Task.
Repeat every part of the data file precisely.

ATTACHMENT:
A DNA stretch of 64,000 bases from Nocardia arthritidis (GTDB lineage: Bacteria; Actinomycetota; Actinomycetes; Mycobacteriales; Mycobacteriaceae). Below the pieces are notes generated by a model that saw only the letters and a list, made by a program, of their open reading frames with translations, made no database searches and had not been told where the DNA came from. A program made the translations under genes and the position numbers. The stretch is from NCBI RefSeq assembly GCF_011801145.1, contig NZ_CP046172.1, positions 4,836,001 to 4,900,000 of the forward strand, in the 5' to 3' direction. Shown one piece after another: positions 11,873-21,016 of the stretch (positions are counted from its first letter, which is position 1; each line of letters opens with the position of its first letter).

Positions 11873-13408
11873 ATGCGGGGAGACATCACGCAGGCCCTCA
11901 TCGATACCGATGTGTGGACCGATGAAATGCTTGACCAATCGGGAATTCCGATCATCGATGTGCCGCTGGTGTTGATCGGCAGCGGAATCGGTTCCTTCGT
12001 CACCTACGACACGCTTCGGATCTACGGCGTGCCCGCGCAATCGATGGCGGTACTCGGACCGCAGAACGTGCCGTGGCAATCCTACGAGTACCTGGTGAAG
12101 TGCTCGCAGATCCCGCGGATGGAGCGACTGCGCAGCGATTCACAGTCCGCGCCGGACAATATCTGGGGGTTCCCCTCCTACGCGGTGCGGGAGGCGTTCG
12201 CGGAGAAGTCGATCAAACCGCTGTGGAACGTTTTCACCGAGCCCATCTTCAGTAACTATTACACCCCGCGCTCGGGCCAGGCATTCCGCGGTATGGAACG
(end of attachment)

A DNA stretch of 64,000 bases from Nocardia arthritidis (GTDB lineage: Bacteria; Actinomycetota; Actinomycetes; Mycobacteriales; Mycobacteriaceae). Below the pieces are notes generated by a model that saw only the letters and a list, made by a program, of their open reading frames with translations, made no database searches and had not been told where the DNA came from. A program made the translations under genes and the position numbers. The stretch is from NCBI RefSeq assembly GCF_011801145.1, contig NZ_CP046172.1, positions 4,836,001 to 4,900,000 of the forward strand, in the 5' to 3' direction. Shown one piece after another: positions 11,873-21,016 of the stretch (positions are counted from its first letter, which is position 1; each line of letters opens with the position of its first letter).

Positions 11873-13408
11873 ATGCGGGGAGACATCACGCAGGCCCTCA
11901 TCGATACCGATGTGTGGACCGATGAAATGCTTGACCAATCGGGAATTCCGATCATCGATGTGCCGCTGGTGTTGATCGGCAGCGGAATCGGTTCCTTCGT
12001 CACCTACGACACGCTTCGGATCTACGGCGTGCCCGCGCAATCGATGGCGGTACTCGGACCGCAGAACGTGCCGTGGCAATCCTACGAGTACCTGGTGAAG
12101 TGCTCGCAGATCCCGCGGATGGAGCGACTGCGCAGCGATTCACAGTCCGCGCCGGACAATATCTGGGGGTTCCCCTCCTACGCGGTGCGGGAGGCGTTCG
12201 CGGAGAAGTCGATCAAACCGCTGTGGAACGTTTTCACCGAGCCCATCTTCAGTAACTATTACACCCCGCGCTCGGGCCAGGCATTCCGCGGTATGGAACG